I have a 1997 Gary Fisher Tassajara that got a complete overhaul and tune-up at a bike shop a year ago. (to the tune of $180, but some of that was new tires- I'm the original owner) I ride between 4 and 8 miles on logging roads and easy dirt trails several times a week, and didn't have this issue until late Spring. The slipping started infrequently, but has gotten much worse in the past two months. It doesn't slip in the highest gear, and I can sometimes find a lower one that will work for me- but other times I end up having to put the chain back on mid-ride. I'm a little worried about the chain or gears actually breaking while I'm out in the wilderness alone, so have limited my backwoods trail-taking until I get this issue taken care of.
When your bike was overhauled they likely replaced the shifter cables. The cables will stretch over time. The result is the derailleurs don't shift as accurately as they should. It is a fairly simple process to readjust them. There are many on line tutorials that will show you how to do this yourself. If you don't feel comfortable doing it yourself your local shop can help you.
When riding in wet/dirty terrain it's important to make sure your chain is well oiled and operating smoothly. If the chain isn't clean and lubricated it will feel like it "slips". If it feels stiff in a couple places after cleaning, lubrication, and a ride around the block, it might be time to replace it. A thorough cleaning and good lubrication only works if your derailleurs are aligned properly though. Check your derailleurs and make sure they aren't overshooting the correct gears. Cables stretch and often times I find myself tuning my derailleurs at least once after new cables are installed.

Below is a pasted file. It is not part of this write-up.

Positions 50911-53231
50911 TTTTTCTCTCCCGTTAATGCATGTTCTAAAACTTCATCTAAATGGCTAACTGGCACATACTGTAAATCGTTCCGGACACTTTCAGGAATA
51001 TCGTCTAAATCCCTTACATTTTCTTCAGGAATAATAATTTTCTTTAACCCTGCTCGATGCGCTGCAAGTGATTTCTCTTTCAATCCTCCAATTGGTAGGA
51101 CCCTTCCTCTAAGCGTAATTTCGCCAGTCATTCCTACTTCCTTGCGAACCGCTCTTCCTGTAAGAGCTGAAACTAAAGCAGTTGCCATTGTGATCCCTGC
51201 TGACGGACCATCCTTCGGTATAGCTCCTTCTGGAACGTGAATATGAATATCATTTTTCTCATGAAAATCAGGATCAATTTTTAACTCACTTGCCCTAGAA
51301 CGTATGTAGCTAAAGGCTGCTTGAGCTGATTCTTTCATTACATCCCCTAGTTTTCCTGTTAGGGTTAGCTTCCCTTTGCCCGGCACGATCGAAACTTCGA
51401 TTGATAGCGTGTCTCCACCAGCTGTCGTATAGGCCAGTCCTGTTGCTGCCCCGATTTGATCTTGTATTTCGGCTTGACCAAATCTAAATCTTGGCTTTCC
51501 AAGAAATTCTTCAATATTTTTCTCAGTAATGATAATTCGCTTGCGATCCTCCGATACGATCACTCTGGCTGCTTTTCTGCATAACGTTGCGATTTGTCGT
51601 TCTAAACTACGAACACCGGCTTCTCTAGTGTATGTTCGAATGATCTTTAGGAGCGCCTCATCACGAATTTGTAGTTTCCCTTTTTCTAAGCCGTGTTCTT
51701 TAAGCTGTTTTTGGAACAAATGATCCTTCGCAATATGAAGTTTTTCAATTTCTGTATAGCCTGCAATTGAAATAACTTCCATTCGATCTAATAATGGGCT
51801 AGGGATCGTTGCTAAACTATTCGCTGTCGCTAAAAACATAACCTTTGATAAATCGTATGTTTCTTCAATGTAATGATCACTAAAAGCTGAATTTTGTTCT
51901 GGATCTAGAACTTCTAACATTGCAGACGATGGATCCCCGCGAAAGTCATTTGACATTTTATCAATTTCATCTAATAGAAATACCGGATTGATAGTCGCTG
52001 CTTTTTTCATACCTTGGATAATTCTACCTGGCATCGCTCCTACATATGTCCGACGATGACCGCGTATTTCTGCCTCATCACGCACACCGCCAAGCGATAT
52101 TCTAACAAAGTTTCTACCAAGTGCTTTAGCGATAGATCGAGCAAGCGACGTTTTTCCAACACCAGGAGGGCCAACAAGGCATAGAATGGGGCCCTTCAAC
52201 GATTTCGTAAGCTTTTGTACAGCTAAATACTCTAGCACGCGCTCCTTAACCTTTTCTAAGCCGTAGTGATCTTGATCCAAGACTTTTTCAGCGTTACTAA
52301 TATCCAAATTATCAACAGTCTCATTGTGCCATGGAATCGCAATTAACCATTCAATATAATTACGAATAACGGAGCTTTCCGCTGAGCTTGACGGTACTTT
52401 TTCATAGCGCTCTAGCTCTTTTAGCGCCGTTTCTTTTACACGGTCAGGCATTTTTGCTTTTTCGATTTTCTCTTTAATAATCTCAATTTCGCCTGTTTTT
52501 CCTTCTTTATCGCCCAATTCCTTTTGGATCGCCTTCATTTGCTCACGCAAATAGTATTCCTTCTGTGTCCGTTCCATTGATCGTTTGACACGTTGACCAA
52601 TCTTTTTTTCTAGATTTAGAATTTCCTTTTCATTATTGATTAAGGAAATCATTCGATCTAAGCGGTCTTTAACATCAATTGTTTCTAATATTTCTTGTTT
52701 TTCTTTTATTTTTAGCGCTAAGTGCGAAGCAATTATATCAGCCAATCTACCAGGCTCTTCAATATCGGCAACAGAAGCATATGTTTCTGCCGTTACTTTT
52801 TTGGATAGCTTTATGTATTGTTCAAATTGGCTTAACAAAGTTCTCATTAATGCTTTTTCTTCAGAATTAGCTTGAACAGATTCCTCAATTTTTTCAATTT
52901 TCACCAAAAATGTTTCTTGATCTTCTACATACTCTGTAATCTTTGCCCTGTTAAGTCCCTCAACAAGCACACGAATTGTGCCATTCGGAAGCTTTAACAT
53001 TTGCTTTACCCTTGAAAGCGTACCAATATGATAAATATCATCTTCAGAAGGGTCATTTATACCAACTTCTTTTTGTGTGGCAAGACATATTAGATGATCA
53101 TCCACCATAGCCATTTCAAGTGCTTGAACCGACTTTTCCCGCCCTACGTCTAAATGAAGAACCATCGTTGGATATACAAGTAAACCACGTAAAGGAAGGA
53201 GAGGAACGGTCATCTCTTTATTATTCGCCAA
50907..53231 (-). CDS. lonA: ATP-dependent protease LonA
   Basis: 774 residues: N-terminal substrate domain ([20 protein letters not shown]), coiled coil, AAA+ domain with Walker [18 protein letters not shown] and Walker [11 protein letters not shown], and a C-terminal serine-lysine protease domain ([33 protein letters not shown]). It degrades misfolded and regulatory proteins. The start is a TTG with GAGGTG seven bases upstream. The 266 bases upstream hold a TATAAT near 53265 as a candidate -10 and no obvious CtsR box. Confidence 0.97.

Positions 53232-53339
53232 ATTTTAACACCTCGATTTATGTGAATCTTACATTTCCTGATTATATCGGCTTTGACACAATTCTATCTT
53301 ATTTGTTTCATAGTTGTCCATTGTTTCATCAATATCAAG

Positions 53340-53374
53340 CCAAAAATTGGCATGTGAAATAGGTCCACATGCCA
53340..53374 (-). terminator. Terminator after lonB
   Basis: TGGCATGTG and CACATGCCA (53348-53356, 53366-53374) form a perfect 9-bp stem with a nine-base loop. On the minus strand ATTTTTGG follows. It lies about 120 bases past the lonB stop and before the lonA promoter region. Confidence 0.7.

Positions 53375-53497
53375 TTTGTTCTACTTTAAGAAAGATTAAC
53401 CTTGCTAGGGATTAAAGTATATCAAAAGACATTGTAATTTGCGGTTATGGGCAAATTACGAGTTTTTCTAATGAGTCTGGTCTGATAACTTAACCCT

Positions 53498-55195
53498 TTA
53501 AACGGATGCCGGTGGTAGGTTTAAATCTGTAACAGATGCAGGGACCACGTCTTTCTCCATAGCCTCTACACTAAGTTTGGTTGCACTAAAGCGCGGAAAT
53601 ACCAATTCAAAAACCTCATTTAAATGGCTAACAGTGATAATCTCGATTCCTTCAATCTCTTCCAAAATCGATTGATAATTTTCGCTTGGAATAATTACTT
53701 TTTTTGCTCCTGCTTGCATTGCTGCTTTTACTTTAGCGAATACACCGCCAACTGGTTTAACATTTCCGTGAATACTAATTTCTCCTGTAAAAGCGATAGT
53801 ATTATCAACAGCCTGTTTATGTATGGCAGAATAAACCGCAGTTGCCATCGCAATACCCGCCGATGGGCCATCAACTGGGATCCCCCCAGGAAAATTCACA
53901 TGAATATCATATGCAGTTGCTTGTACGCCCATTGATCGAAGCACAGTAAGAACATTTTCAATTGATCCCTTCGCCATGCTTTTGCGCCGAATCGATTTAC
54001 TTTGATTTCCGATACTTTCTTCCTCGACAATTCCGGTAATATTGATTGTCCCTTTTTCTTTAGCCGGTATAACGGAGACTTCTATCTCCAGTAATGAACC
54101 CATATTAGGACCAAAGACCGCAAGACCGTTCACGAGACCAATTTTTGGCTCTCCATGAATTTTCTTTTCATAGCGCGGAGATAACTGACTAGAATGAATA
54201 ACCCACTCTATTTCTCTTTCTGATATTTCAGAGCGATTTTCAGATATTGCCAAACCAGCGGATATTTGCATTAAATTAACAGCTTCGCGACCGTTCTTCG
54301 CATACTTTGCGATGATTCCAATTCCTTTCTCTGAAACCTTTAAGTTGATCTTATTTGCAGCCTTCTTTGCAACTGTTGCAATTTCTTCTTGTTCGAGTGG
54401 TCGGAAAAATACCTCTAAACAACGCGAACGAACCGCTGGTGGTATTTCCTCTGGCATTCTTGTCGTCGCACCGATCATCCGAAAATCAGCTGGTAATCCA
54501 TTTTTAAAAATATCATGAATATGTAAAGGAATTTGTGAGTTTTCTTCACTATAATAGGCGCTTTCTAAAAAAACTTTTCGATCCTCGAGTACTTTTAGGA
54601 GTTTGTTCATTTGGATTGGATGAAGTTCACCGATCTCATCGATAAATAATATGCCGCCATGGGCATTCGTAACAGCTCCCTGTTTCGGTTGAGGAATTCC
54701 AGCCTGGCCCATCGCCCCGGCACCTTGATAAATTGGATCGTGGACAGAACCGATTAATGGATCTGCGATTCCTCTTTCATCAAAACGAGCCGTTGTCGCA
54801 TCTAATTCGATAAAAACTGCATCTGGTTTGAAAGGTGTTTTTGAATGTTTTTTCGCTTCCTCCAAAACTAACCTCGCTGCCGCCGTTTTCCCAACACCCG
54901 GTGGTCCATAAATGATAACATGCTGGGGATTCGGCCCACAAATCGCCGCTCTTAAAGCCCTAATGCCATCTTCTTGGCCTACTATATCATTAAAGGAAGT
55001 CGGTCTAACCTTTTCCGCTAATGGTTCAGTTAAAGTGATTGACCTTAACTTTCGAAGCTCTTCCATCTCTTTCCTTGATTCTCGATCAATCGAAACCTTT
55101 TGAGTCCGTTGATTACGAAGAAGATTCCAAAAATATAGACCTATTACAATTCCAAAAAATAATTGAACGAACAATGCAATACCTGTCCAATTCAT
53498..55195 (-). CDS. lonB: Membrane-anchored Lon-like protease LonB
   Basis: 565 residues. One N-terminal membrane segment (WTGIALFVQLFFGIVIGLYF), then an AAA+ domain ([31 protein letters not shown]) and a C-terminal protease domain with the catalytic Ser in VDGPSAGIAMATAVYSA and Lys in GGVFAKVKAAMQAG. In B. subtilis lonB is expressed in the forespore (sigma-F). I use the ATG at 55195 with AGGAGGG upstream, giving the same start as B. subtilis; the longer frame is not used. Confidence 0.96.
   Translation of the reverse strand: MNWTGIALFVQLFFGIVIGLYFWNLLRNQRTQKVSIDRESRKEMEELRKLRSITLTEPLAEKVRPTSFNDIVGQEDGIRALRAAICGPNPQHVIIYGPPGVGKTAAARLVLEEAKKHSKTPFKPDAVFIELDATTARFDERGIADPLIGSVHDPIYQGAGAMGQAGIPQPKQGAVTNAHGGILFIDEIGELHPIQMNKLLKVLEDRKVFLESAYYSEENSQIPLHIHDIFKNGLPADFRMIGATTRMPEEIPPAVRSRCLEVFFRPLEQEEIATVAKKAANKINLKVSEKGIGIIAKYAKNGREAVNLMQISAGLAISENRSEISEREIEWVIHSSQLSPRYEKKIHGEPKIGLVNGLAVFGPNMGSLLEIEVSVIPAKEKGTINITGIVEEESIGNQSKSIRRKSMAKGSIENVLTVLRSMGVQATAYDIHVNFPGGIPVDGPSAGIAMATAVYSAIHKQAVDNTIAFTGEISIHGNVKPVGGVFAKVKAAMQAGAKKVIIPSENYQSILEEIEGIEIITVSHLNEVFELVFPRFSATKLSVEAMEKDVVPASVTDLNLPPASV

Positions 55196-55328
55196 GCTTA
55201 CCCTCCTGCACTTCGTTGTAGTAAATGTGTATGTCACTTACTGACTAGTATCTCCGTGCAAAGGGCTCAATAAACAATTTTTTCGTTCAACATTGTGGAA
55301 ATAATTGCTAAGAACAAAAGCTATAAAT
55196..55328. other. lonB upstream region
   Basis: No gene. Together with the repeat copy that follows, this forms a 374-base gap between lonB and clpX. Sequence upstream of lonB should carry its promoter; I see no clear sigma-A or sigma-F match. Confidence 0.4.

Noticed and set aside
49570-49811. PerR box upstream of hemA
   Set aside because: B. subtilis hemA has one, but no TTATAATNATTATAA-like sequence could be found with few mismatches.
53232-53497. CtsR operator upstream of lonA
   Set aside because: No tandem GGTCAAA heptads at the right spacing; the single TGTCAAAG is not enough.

This is a textbook cable tension issue. Since you stated that your highest and lowest gears are working well, I assume that the middle gears are the ones that are slipping. You could take it back to the bike shop and explain this to them and they'll surely fix it for you. Given the time that has passed since they last touched it, they'll probably charge you. If you want to just fix it yourself, use the thumb and index-finger adjusters either up near your shifter or down at the derailleur. First, shift to a gear that slips, preferably the most centered gear on your cassette. Looking down onto your bike from above, or from behind the back tire, align your eye with your chainline and your cassette. Twist the cable tension adjuster to increase or decrease the cable tension and watch the derailleur move away from, or toward your spokes. Center up the line that the chain is running by watching your cassette and the derailleur pulleys. These will likely be very small adjustments! Center it up and then jump on and go through the gears. If you get it close, then use the adjuster up near your shifter to fine tune it while you pedal. If you can't get it, the cable might have stretched to the point where it needs to be reset at its anchor point at the derailleur. Bike shops should know to stretch all cables when they are installed and test ride everything, but this is a good thing to know how to do.